Sabrina Verjee interview

We caught up with Montane Spine Race winner Sabrina Verjee after her epic year of challenges

Sabrina Verjee

by Paul Halford |

“Do I sound really terrible?” Sabrina Verjee asks as she expounds on her loathing of the Ultra-Trail du Mont Blanc (UTMB).

It’s almost sacrilege in these circles to confess to not liking trail running’s equivalent of the Tour de France, but this top ultra runner does not look back fondly on her run in the event. Then again, though, the Cumbrian-based runner is not your typical FKT-breaking, race-dominating trail star.

For a start, she claims she doesn’t call herself a runner. She also says she doesn’t have a great competitive instinct.

Considering that, she’s done rather well. Earlier this summer she became the first woman and third fastest overall to complete a continuous loop of the Wainwrights. Then just a couple of months later, she set a Fastest Known Time (FKT) for the Pennine Way. She is defending champion of the Montane Spine Race and Montane Spine Fusion, which take place over the same Pennine route. She’s also a former winner of the Cumbria Way Ultra, the Grand Tour of Skiddaw, the Lakeland 100 and the Lakeland 50.

At the UTMB in 2017, she finished 21st, a mightily impressive position among arguably the deepest field of the world’s best trail runners. However, she’s in no hurry to return.

“There’s thousands of people... but I don’t like massive crowds and I don’t like the noise,” she tells TR. “You climb to the top of the hill and all you can hear is these banging cowbells and shouting people, but it’s so foreign to me because I actually go to the hills for peace and quiet. I just hated it.” The weather in 2017 was so bad that she didn’t see Mont Blanc at all.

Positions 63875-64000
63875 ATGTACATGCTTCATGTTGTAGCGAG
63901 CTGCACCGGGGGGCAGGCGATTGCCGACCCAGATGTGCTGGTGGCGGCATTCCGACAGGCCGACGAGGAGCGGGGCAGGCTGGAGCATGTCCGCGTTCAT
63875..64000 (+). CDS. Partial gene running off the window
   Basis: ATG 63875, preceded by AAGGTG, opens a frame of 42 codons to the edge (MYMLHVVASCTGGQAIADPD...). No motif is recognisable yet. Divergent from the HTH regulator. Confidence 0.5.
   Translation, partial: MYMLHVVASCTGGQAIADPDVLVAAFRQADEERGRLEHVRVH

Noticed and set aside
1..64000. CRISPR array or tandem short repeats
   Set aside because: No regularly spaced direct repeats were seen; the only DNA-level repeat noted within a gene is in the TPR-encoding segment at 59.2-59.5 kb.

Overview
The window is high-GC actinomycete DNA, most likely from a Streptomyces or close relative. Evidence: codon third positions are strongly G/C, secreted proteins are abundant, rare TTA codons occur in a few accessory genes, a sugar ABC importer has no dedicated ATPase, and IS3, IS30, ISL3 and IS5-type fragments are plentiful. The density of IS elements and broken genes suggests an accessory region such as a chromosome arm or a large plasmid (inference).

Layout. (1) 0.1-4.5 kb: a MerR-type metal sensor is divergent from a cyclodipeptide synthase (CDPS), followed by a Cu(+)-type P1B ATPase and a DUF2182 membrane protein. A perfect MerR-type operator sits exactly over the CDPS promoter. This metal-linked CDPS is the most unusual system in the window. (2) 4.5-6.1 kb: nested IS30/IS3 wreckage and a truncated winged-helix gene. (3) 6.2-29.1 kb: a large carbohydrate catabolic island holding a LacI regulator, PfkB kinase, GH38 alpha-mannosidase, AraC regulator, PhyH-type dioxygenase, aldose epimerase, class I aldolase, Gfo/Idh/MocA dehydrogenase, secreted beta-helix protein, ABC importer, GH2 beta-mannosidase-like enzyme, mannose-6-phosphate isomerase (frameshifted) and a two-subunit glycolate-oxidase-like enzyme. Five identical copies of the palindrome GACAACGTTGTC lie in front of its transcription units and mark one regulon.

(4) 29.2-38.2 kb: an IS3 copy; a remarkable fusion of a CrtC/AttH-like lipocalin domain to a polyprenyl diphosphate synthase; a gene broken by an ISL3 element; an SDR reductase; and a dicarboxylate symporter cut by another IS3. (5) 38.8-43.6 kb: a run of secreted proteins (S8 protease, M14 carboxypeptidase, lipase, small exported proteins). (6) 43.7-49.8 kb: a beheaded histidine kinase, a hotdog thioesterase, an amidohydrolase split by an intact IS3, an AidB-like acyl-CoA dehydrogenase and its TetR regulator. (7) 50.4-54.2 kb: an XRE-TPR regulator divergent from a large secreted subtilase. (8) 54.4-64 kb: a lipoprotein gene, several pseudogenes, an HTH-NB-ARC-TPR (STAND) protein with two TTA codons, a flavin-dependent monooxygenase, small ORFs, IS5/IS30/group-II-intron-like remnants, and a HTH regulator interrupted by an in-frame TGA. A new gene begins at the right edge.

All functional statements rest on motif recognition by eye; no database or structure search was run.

Races aren’t really Sabrina’s thing, though. Despite the fact that her International Trail Running Association profile lists 15 wins for her out of 19 races since 2014, she says: “I much prefer the challenges, the FKTs. I think it’s really cool to have a team of people aiming for the same thing... I probably lack that aggressive competitiveness that gets people those results.

“Other people will thrive in that environment where they’re really trying to beat other people. I just don’t have that. On these challenges I’m quite good at pacing myself and getting it right so I probably do better on those.”

It’s no surprise therefore that Sabrina excelled during the 2020 ‘summer of FKTs’ when the pandemic obliterated the racing scene. First up was the Wainwrights, the circuit of 214 Lakeland peaks listed in Alfred Wainwright’s Pictorial Guide to the Lakeland Fells. Ever since Steve Birkinshaw set his record for the 320-mile hike in 2014, it had been her goal.

Only Steve and, last year, Paul Tierney have been quicker than Sabrina’s time in July. However, it wasn’t a record as she required too much assistance due to an inflamed bursa on the inside of her knee that she experienced around two thirds of the way through. Casting her mind back to when she had to physically lean on some of her support team on some of the descents, she says: “At that point I’d done four whole days, the equivalent of four Bob Grahams back to back; you’ve broken the back of it. But then, well, you look at what you’ve got to do; you’ve still got to do two more Bob Grahams, which is epic, on an injured leg. You couldn’t see the different parts of my legs – they just looked like swollen trunks.

“You’ve invested all that time so it’s like, ‘What do we do with this?’ That’s when you need really great people around you who help you to make the right decision. And the fact that they were all so committed... I was like, ‘I’ve just got to get this done now.’ Although it was quite hard because it was so slow and incredibly painful, and also painful for everyone around me because it was so incredulously slow. But I was still having a really good time.”